New Delhi: Over 4.5 crore cases are pending with courts across India, and if no new cases are filed, and almost 21 per cent of cases in High Courts and 8 per cent in subordinate courts have been pending for over 10 years, a report said on Wednesday.
According to an analysis by thinktank PRS Legislative Research, the pendency of cases across courts has grown by 2.8 per cent per year between 2010 and 2020, and on September 15, 2021, over 4.5 crore cases were pending in courts.
This means that even if no new cases were to be filed, the time taken by courts to dispose of all the pending cases at the current disposal rate would be 1.3 years for the Supreme Court and three years each for High Courts and subordinate courts.
According to the data, almost 45 lakh cases have been pending before subordinate courts and High Courts for over 10 years. Almost 21 per cent cases in High Courts and 8 per cent in subordinate courts have been pending for over 10 years.
This is also coupled with vacancies in the judiciary that contribute to high pendency of cases.
On September 1 this year, 42 per cent of the total sanctioned posts for judges were vacant (465 out of 1,098) in the High Courts, while five High Courts – Telangana, Patna, Rajasthan, Odisha, and Delhi, had more than 50 per cent vacancies.
Special courts such as Fast Track Courts (FTC) which were set up to ensure speedy disposal of cases have also witnessed high pendency and vacancies.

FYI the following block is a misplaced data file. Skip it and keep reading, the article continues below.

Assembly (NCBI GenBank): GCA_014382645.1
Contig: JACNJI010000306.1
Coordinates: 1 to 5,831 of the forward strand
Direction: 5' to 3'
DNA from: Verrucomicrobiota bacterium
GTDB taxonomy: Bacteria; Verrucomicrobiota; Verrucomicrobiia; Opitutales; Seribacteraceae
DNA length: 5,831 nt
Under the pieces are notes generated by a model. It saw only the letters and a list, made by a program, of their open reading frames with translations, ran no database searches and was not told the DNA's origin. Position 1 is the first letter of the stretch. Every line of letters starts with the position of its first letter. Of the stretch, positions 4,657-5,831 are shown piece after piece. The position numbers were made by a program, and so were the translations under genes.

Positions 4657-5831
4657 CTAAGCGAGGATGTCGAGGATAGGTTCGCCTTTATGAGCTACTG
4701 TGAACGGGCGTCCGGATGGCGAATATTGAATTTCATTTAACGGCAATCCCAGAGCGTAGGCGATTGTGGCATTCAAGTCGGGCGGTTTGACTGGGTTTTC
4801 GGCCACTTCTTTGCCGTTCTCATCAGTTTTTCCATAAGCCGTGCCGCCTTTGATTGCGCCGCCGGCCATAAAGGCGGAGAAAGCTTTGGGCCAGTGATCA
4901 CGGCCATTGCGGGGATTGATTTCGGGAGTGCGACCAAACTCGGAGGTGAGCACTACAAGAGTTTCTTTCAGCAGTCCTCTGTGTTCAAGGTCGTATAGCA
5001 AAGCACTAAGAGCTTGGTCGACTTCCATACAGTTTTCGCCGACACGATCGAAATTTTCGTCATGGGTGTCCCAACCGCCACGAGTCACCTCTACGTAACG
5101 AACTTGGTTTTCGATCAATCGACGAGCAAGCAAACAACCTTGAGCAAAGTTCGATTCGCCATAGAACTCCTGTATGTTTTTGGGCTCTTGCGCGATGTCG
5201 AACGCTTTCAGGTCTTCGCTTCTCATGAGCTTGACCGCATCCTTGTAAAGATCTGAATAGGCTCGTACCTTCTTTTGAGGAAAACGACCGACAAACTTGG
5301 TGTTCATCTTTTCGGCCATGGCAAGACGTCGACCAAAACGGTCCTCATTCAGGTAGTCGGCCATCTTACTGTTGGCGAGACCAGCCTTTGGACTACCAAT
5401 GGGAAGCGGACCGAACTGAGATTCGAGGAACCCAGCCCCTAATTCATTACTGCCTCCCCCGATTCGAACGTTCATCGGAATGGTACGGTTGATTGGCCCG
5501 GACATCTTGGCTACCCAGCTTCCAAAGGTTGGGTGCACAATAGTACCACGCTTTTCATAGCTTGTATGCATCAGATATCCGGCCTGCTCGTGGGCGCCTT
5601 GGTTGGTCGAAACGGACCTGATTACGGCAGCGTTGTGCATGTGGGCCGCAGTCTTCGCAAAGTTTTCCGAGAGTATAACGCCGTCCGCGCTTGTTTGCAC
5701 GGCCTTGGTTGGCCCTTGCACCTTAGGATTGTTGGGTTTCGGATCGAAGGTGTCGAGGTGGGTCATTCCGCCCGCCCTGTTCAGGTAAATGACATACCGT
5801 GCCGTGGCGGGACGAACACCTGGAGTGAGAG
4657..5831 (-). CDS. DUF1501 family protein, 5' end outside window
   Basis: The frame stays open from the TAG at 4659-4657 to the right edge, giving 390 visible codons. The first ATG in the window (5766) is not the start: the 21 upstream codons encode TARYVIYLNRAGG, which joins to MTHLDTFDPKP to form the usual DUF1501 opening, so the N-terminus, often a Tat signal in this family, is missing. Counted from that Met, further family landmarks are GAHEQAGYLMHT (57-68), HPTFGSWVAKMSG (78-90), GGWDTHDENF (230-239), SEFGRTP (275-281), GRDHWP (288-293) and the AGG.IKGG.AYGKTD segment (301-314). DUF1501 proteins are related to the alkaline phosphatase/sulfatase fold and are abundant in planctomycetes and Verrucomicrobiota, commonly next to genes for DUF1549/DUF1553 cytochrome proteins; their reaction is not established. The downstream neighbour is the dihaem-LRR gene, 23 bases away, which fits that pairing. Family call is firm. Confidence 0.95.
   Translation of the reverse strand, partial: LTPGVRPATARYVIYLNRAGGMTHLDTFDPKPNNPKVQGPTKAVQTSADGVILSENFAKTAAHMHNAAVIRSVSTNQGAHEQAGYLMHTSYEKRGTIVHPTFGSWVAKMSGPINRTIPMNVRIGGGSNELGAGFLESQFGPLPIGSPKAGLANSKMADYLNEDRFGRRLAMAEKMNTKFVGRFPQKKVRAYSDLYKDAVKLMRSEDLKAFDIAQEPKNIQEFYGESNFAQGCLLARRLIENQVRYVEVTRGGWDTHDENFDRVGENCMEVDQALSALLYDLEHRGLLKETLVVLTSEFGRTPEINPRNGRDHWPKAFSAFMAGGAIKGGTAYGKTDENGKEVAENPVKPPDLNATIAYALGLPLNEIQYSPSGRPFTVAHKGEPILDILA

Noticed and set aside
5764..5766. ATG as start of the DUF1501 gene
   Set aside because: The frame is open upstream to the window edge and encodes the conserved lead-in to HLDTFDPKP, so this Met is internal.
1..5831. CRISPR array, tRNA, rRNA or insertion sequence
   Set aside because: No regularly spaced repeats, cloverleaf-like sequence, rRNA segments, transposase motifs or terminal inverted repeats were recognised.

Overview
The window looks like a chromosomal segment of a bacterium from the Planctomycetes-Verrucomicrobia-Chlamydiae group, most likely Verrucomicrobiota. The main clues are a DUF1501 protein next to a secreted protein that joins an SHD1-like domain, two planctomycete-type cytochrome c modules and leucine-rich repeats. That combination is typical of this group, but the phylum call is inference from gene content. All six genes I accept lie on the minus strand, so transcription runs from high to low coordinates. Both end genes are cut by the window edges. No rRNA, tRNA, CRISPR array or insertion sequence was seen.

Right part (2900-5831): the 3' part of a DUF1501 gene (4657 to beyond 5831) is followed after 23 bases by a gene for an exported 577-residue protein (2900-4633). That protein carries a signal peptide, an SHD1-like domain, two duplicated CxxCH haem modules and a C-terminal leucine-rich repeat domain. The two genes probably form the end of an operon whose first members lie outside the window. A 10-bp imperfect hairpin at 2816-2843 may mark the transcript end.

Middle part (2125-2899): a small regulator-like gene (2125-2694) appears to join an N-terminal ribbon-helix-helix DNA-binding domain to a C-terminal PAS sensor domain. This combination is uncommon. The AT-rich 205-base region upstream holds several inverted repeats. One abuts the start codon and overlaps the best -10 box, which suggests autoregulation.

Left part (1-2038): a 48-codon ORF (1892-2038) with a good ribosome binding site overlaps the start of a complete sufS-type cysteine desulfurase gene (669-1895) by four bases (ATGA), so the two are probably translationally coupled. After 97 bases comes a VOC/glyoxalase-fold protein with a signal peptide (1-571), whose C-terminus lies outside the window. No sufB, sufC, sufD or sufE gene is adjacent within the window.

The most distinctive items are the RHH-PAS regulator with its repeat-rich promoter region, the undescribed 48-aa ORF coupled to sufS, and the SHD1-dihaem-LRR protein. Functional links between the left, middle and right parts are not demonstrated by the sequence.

However, in the two decades since FTCs were first set up, pending cases in both subordinate courts, as well as these Fast Track Courts, have continued to increase.
At the end of May 2021, over 9.2 lakh cases were pending in 956 Fast Track Courts across 24 states and Union Territories.
The report also said that the pendency of cases for long periods has resulted in a large number of undertrials in India’s prisons. At the end of 2019, of the nearly 4.8 lakh prisoners, 3.3 lakhs, which is around two-third of the total number of prisoners, were undertrials.
The report added that High Courts of Madras, Rajasthan, and Punjab and Haryana had much higher pendency compared to High Courts of Calcutta and Patna, which serve relatively larger populations.
Between 2010 and 2020, pendency decreased in only four High Courts – Allahabad, Calcutta, Odisha, and Jammu and Kashmir and Ladakh. Among subordinate courts, between 2010 and 2020, courts in most states, including Uttar Pradesh, Maharashtra, and Bihar, witnessed an increase in pending cases.
Pending cases declined in the subordinate courts of a few states including West Bengal and Gujarat.